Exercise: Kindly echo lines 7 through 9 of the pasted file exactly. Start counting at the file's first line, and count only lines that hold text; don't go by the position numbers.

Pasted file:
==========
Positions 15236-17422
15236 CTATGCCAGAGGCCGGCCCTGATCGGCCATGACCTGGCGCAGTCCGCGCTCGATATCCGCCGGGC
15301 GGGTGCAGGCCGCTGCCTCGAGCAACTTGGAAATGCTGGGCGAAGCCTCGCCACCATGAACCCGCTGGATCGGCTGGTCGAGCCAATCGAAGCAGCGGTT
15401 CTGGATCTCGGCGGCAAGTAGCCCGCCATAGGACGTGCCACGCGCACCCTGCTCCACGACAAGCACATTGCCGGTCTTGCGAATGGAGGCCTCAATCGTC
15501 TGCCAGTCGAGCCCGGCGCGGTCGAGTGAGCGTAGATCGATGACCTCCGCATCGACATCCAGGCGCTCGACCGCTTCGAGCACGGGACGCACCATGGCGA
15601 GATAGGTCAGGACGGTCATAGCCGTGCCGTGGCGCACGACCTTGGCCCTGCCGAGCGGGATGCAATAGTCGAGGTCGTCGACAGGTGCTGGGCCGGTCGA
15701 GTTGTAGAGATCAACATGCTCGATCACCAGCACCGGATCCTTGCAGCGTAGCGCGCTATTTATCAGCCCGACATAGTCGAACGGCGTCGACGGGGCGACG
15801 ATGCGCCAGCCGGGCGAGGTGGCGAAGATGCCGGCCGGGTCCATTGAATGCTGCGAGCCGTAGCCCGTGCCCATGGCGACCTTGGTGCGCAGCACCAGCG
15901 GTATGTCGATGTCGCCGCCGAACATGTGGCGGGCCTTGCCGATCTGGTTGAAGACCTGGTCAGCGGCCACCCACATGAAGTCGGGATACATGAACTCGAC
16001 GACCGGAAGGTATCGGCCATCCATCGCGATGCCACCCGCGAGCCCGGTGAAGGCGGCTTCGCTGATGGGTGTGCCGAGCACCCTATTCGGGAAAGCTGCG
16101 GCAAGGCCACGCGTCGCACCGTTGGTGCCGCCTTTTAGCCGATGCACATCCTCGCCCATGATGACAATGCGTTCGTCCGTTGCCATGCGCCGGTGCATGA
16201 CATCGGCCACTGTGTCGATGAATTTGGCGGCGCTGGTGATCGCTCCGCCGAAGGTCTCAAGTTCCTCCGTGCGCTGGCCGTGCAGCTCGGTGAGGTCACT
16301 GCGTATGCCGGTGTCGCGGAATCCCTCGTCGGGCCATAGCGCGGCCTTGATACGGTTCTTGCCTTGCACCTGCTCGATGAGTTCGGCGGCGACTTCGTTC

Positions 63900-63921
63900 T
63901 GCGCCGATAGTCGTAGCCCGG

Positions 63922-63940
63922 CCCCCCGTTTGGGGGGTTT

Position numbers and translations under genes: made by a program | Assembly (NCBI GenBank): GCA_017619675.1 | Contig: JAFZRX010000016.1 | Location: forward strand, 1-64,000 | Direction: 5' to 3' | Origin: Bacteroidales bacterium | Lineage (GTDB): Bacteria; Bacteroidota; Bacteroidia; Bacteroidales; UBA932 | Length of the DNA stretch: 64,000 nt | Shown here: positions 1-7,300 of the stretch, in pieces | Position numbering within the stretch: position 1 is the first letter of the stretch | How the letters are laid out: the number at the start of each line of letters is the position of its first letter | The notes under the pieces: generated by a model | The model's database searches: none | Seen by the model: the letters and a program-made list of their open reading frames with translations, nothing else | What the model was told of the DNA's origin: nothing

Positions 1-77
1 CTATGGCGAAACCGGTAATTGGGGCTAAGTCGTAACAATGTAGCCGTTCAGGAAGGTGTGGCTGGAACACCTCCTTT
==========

15701 GTTGTAGAGATCAACATGCTCGATCACCAGCACCGGATCCTTGCAGCGTAGCGCGCTATTTATCAGCCCGACATAGTCGAACGGCGTCGACGGGGCGACG
15801 ATGCGCCAGCCGGGCGAGGTGGCGAAGATGCCGGCCGGGTCCATTGAATGCTGCGAGCCGTAGCCCGTGCCCATGGCGACCTTGGTGCGCAGCACCAGCG
15901 GTATGTCGATGTCGCCGCCGAACATGTGGCGGGCCTTGCCGATCTGGTTGAAGACCTGGTCAGCGGCCACCCACATGAAGTCGGGATACATGAACTCGAC